3.5.1. Was the Privacy Commissioner consulted about these provisions?

YES

The Office of the Privacy Commissioner was consulted on this proposal as part of the development of the Cabinet paper.

Further work has been signalled by Cabinet to develop an access mechanism for government agencies for court record information, and consultation will take place with the Office as and when required.

External consultation

3.6. Has there been any external consultation on the policy to be given effect by this Bill, or on a draft of this Bill?

YES

Many of the policy changes effected by the Bill reflect the Law Commission’s review recommendations. The Law Commission consulted widely during the development of its report by releasing two issues papers and receiving submissions. Submissions were either received or sought from the judiciary, legal profession, New Zealand Centre for Public Law and other academics.  The Commission also received feedback from community law centres, New Zealand Bar Association, New Zealand Law Society, Royal Federation of NZ Justices Associations Inc, and the Rules Committee.

During the development of the Bill, the Judiciary, New Zealand Law Society, Auckland District Law Society, New Zealand Bar Association and Criminal Bar Association were consulted.

A range of government agencies and departments were also consulted during development of the various proposals agreed to by Cabinet and included in the Bill.

Public consultation was undertaken on the changes relating to civil fees.

Other testing of proposals

3.7. Have the policy details to be given effect by this Bill been otherwise tested or assessed in any way to ensure the Bill’s provisions are workable and complete? 

YES

The policy proposals contained in the Bill have been consulted on with the judiciary, the Ministry’s operational staff and with other agencies and individuals. This process has confirmed that the proposals are workable following appropriate implementation preparation.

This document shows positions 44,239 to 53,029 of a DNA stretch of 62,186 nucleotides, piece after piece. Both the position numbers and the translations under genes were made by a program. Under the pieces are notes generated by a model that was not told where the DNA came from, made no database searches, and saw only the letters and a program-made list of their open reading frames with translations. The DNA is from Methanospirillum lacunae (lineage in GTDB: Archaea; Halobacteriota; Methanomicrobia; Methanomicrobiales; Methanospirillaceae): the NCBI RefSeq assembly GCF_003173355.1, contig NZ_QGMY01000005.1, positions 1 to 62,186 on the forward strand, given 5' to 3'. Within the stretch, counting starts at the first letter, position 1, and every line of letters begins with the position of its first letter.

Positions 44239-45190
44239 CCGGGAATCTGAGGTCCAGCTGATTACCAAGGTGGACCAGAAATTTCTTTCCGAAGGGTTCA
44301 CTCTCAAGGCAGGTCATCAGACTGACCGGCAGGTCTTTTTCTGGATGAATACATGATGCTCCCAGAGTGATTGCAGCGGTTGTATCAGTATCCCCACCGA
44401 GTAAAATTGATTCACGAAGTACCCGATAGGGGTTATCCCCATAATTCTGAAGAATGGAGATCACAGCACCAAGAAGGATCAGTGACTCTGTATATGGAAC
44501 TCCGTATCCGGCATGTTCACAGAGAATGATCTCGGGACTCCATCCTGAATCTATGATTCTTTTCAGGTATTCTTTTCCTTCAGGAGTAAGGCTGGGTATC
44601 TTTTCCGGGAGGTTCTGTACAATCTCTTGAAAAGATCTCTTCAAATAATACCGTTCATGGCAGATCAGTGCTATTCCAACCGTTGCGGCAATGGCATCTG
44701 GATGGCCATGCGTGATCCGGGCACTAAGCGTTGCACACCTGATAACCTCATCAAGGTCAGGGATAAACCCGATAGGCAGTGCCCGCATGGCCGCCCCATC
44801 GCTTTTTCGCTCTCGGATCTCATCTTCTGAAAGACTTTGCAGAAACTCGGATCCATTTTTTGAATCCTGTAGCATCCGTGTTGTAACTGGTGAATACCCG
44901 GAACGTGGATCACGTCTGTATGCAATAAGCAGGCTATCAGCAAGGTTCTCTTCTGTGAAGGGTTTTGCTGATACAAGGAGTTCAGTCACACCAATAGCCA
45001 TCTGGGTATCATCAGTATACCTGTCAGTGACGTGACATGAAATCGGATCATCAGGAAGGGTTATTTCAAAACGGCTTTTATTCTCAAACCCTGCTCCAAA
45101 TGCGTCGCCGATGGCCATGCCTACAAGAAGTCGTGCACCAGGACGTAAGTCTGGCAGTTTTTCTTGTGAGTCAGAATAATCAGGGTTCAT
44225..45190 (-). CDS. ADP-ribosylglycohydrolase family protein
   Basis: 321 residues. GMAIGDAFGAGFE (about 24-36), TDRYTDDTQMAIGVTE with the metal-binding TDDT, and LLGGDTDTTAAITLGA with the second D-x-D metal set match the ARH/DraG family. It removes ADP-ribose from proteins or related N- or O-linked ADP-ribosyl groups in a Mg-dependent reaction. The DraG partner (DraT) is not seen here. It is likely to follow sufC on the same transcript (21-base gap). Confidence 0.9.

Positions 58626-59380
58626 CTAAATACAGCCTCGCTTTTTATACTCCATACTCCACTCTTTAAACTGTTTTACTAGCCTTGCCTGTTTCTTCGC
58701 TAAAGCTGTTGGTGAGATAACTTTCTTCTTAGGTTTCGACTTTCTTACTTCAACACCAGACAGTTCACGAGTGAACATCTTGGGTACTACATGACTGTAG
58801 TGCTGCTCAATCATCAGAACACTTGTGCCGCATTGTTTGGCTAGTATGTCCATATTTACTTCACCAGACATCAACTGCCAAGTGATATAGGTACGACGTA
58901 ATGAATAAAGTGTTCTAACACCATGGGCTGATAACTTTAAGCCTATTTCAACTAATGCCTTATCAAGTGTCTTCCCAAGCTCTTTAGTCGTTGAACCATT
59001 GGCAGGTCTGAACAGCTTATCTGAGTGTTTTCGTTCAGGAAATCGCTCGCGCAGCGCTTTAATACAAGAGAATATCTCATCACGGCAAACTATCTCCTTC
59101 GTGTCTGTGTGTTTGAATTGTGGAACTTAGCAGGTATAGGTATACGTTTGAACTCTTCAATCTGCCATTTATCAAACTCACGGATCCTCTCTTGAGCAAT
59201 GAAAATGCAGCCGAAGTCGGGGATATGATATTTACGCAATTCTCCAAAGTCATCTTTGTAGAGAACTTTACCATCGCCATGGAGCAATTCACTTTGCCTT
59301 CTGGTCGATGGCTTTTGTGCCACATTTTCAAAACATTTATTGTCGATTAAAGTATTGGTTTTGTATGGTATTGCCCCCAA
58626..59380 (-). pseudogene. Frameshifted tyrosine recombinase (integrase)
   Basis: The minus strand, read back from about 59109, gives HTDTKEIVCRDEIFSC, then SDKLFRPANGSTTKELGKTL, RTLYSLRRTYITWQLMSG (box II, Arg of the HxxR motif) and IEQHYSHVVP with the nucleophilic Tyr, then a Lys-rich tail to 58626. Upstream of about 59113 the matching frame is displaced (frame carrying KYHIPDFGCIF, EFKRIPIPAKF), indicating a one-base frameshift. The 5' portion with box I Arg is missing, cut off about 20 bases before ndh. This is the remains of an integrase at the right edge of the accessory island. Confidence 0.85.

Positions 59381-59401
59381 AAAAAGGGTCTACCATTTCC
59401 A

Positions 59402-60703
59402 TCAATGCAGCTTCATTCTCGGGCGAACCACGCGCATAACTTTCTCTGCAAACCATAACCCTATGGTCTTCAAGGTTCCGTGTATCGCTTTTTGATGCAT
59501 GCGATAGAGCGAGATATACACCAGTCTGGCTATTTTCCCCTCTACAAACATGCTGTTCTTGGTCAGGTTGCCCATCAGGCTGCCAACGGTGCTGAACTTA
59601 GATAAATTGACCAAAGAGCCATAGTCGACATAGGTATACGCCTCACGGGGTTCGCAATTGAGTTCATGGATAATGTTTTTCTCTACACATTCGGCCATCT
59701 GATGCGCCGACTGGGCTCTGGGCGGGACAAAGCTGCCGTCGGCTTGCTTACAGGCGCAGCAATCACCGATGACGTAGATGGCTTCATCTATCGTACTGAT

Part Four: Significant Legislative Features

Compulsory acquisition of private property

4.1. Does this Bill contain any provisions that could result in the compulsory acquisition of private property?

NO

 

Charges in the nature of a tax

4.2. Does this Bill create or amend a power to impose a fee, levy or charge in the nature of a tax?

YES

The Bill amends the power for a High Court Registrar to charge a fee for the sale or lease of a property to satisfy a judgment for unpaid rates.  The Bill will make the fee payable upfront rather than after the transaction is concluded, to ensure some of the costs the Court incurred in preparing for the sale are recovered.

The Bill also:

  • enables regulations to be made enabling fees in the Employment Court to be waived, reduced, postponed or refunded in whole or in part, according to criteria consistent with those in the courts of general jurisdiction;
  • enables regulations to be made prescribing the way in which Employment Court registrars’ powers in relation to fee waivers, reductions, postponements and refunds are to be exercised, consistent with the courts of general jurisdiction;
  • makes Employment Court registrars’ decisions regarding fees reviewable by a judge; and
  • makes fees paid for a review of a District Court registrar’s decision refundable in cases where a judge overturns the registrar’s decision in its entirety.

Retrospective effect

4.3. Does this Bill affect rights, freedoms, or impose obligations, retrospectively?

NO

 

Strict liability or reversal of the usual burden of proof for offences

4.4. Does this Bill:

 

(a)   create or amend a strict or absolute liability offence?

NO

(b)   reverse or modify the usual burden of proof for an offence or a civil pecuniary penalty proceeding?

NO

The Bill carries over an existing reverse onus offence for a witness who fails to attend a court hearing. 

Civil or criminal immunity

4.5. Does this Bill create or amend a civil or criminal immunity for any person?

NO

The Bill carries over the existing immunities to prosecution which: